• The AT crosses lots of roads, and it is easy to get into town to buy supplies for the next few days on the trail. While on the LT I ended up eating essentially the same meals every day, which made it VERY hard for me to enjoy those meals during the last few weeks. This year, I intend to switch things up and eat different foods throughout the trail. Meals will mostly consist of pasta, dried fruits, protein sources, and other dry, light foods. 
  • How will you stay in touch with everyone?
    • I will have my phone (and a spare battery pack) but will try and use it as sparingly as possible. I plan to update this blog on a weekly basis, but that could change based on internet access and phone service. 
  • Will you stay in the woods the whole time?
    • While we will mostly be staying in shelters and tents, there will be times when we stay in a hotel or hostel. Mostly to sleep on a real bed, but also to do laundry, charge phones, and  eat HUGE amounts of food at all you can eat buffets. 
  • Are you afraid of bears?
    • Bears are certainly a concern, and have become more and more prevalent on the AT due to all of the foot traffic. We will be hanging all of our food from trees away from our campsites, and know the routine of what to do should we come upon a bear. Like most things on the AT, it all comes down to common sense.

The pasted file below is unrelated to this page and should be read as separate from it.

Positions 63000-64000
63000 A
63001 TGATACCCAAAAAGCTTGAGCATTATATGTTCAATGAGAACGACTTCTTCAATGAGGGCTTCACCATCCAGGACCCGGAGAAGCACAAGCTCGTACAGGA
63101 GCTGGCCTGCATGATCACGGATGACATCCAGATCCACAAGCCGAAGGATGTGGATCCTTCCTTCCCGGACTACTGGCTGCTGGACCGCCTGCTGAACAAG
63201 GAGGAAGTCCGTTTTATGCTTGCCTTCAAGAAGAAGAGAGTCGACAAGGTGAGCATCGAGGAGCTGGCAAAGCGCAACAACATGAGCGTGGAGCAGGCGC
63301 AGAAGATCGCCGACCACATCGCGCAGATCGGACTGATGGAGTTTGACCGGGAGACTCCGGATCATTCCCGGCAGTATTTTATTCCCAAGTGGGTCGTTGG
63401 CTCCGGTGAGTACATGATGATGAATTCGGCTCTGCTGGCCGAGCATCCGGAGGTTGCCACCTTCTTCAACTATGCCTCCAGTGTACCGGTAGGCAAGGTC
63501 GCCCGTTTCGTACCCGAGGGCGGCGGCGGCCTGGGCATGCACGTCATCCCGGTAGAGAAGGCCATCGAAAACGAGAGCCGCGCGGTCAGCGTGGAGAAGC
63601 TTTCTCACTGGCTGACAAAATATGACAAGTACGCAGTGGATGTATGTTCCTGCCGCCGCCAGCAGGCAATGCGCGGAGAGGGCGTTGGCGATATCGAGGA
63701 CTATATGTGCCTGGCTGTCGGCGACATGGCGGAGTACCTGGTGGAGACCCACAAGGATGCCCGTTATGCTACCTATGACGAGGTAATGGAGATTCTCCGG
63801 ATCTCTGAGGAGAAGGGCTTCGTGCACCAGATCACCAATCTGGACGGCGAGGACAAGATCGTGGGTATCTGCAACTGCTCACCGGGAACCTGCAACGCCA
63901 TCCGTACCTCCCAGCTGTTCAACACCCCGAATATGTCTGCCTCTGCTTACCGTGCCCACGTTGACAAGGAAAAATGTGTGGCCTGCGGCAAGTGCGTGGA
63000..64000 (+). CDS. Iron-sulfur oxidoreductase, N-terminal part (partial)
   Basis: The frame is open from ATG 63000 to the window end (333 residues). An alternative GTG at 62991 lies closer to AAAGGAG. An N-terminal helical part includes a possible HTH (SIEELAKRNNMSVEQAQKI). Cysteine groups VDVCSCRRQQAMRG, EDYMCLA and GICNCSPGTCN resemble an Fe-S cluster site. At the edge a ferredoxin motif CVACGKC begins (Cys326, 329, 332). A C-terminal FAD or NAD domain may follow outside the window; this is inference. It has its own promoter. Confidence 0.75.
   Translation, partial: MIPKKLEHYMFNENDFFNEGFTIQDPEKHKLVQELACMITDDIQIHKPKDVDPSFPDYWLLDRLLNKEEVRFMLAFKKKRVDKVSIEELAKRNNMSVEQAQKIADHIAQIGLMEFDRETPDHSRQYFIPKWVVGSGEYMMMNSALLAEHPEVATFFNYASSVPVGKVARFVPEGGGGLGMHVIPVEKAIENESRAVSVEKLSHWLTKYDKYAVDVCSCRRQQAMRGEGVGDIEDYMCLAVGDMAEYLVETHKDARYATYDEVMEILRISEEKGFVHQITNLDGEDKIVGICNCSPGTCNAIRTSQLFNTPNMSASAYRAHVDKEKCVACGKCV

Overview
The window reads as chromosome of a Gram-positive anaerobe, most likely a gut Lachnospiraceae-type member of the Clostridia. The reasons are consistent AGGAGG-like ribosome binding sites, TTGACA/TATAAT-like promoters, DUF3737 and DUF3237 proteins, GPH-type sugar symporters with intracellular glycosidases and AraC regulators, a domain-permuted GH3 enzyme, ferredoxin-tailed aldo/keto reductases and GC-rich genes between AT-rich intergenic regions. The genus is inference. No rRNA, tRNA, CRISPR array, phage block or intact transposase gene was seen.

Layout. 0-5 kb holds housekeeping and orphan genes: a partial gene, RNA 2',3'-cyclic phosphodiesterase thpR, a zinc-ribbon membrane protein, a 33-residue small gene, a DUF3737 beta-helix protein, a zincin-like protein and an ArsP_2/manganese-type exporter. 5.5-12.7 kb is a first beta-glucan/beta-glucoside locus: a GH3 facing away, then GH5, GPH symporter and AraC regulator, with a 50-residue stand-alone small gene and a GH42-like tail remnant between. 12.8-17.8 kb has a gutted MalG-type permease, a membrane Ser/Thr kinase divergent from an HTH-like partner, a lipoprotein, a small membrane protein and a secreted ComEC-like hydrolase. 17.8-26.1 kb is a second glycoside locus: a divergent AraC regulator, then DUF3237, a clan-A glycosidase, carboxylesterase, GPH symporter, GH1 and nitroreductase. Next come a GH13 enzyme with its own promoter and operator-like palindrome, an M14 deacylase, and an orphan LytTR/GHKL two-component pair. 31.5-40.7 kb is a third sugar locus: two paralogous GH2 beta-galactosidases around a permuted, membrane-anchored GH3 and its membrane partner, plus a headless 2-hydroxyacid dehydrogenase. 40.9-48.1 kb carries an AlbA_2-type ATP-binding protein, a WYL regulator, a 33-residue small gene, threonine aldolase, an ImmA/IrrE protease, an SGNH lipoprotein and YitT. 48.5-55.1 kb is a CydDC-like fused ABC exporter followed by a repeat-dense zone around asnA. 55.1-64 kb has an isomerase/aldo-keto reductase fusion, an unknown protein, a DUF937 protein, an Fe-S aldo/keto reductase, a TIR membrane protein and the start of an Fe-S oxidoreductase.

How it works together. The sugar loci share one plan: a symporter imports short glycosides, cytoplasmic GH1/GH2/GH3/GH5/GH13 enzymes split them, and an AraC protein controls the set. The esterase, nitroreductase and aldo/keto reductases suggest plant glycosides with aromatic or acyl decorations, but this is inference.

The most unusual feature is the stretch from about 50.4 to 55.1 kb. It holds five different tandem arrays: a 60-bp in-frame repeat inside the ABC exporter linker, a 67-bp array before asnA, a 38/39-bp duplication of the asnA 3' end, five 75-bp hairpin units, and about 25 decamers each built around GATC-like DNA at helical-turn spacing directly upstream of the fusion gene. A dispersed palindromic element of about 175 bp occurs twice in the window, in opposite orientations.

With the days leading up to my departure, I am finalizing all of my gear, packing, and trying to see as many friends as possible. I'm also still trying to pack on as many pounds as possible by consuming lots of great Vermont food and beer! I am very excited to get started, get my legs underneath me, and form a routine within trail life. I am eager to meet new friends on the trail and start what is called a trail family. On the other side of the excitement coin, is nervousness. I am nervous that my physical preparations won't hold up to the trail and my knees will irritate me and force me off the trail. I'm nervous that mentally I will become run down and will want to quit. I'm nervous that I will contract Lyme disease from a tick - a high possibility on the AT. Overall, I am very nervous and excited - but ready to start the trail. Now, to get myself to Georgia, put my best foot forward, and start walking. I hope to entertain you all with silly, endearing, and maybe even some sad stories from the trail. It's my hope to update often, post beautiful photos, and to keep things as real and honest as possible. 

Hope you all enjoy!